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February 02, 2010

Via Email: fisherj@gao.gov

Mr. John D. Fisher
U.S. Government Accountability Office
Financial Markets and Community Investment
441 G Street, N.W.
Washington, DC 20548

Re: SEC/CFTC Harmonization Report

Dear Mr. Fisher:

National Futures Association appreciates the opportunity to comment on the SEC/CFTC Harmonization Report. NFA is a registered futures association under the Commodity Exchange Act and a self-regulatory organization for the U.S. futures industry. Regulation and customer protection are all that we do.

The SEC/CFTC Harmonization Report contains twenty recommendations. However, NFA will limit its comments to the one recommendation regarding portfolio margining because of the complexity associated with making changes as well as the potentially negative implications of making mistakes in this area. There are numerous issues that need to be addressed and resolved. First and foremost, any recommendations must preserve customer protection and financial integrity. For the futures markets, the CFTC's customer segregation rules and the portability of customer commodity futures positions in the event of an intermediary's bankruptcy are critical. For example, with respect to Lehman Brothers, virtually all futures positions were safely transferred to a solvent firm within days and the futures markets continued to function normally. It is essential to preserve this portability especially during times of market stress.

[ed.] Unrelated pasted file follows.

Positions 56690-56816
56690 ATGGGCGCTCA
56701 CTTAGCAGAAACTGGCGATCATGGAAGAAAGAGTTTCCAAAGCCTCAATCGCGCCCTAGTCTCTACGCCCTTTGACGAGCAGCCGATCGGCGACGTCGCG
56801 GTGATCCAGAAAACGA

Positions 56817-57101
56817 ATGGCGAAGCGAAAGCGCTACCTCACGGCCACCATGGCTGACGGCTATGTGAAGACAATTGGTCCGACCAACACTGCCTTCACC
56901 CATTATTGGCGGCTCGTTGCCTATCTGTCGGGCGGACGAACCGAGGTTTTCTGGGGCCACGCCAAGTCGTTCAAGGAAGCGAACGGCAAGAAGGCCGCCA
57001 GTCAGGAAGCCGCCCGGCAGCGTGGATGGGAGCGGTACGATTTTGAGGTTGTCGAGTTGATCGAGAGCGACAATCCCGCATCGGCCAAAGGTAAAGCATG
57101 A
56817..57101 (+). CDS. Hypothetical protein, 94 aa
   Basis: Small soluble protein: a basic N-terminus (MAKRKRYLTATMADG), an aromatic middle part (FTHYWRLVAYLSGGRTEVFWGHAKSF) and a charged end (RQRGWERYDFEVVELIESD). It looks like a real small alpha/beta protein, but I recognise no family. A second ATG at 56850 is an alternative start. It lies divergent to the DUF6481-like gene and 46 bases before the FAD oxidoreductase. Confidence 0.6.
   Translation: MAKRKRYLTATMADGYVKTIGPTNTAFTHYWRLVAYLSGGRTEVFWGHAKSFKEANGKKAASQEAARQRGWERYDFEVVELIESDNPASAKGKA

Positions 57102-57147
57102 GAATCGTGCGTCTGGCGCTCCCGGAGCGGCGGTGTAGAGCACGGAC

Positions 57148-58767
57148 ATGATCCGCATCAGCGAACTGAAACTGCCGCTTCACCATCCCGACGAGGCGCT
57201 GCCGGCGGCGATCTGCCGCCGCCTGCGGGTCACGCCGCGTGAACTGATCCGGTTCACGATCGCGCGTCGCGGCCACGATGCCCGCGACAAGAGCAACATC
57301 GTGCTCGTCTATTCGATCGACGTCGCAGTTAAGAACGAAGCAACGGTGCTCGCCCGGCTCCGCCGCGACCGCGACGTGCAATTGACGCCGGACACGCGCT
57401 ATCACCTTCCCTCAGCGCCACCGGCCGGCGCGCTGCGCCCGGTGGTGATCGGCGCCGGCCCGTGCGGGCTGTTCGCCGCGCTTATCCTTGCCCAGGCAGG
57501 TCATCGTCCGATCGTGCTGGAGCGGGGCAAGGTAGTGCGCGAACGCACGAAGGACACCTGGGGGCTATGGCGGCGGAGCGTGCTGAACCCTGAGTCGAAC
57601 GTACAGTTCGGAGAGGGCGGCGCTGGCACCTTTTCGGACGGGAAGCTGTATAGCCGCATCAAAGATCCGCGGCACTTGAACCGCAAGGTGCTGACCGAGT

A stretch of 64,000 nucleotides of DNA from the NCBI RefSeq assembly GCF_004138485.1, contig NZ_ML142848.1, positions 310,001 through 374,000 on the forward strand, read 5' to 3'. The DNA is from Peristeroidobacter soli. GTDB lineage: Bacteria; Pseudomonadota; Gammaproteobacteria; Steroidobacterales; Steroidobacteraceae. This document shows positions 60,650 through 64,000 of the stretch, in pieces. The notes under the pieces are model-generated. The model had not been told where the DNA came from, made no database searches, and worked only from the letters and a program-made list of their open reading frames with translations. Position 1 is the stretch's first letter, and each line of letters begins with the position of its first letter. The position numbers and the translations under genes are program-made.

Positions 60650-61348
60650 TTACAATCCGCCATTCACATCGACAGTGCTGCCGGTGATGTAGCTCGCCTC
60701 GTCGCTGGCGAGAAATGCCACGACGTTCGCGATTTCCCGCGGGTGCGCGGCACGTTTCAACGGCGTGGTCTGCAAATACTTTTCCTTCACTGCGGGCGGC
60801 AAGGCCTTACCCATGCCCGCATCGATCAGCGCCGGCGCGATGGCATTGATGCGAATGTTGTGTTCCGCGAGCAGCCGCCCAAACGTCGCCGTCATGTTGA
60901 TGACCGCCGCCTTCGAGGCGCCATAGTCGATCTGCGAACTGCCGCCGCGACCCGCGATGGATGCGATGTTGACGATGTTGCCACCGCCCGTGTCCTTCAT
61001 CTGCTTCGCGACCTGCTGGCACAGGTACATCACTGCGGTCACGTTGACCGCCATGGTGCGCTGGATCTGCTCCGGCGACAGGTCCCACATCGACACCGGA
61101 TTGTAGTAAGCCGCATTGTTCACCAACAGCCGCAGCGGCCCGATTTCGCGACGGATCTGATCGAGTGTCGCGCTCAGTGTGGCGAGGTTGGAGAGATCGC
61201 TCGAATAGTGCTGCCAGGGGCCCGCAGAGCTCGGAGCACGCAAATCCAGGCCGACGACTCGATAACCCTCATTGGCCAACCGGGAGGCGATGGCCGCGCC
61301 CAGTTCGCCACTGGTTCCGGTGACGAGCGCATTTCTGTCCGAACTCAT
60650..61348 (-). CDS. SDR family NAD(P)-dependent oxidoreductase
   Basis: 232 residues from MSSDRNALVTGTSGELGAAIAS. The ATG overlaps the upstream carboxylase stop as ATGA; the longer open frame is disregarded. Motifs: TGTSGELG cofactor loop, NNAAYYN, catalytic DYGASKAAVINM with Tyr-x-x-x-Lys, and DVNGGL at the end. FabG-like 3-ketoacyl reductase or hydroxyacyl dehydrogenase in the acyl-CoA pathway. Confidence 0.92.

The Report recommends legislation to facilitate the holding of (i) futures products in an SRO securities portfolio margin account and (ii) securities options, SFPs and certain other securities derivatives in a futures portfolio margin account. The Report further states that the Commissions should also undertake, with input from experts, the industry, and the public, to explore whether further modifications to portfolio margining would be in the public interest. NFA fully supports initiatives that lead to more efficient, competitive and well-functioning markets. However, NFA would like to emphasize the importance of completing this study prior to the consideration of any legislative changes.

Portfolio margining is also addressed in the financial regulatory reform legislation recently passed by the House of Representatives. Title III of the Wall Street Reform and Consumer Protection Act of 2009 (H.R. 4173) mandates that the CFTC, SEC and prudential regulators transmit to Congress recommendations for legislative changes to the federal insolvency laws to (1) enhance the legal certainty with respect to swap participants clearing non-proprietary swap positions with a swap clearinghouse; (2) clarify and harmonize the insolvency law framework applicable to entities that are both commodity brokers and registered BDs; and (3) facilitate the portfolio margining of securities and commodity futures and options positions held through entities that are both FCMs and BDs. Portfolio margining will require the Commissions to confront and resolve significant legal and regulatory issues. Further, relevant provisions of the Securities Investor Protection Act and the Bankruptcy Code may need to be addressed. As stated earlier, it seems prudent that a thorough study of these issues be completed prior to consideration of any legislative changes.

We appreciate having the opportunity to comment on the important issues raised in the SEC/CFTC Harmonization Report. Please do not hesitate to contact me if you have any questions.

Sincerely,

Daniel J. Roth
President

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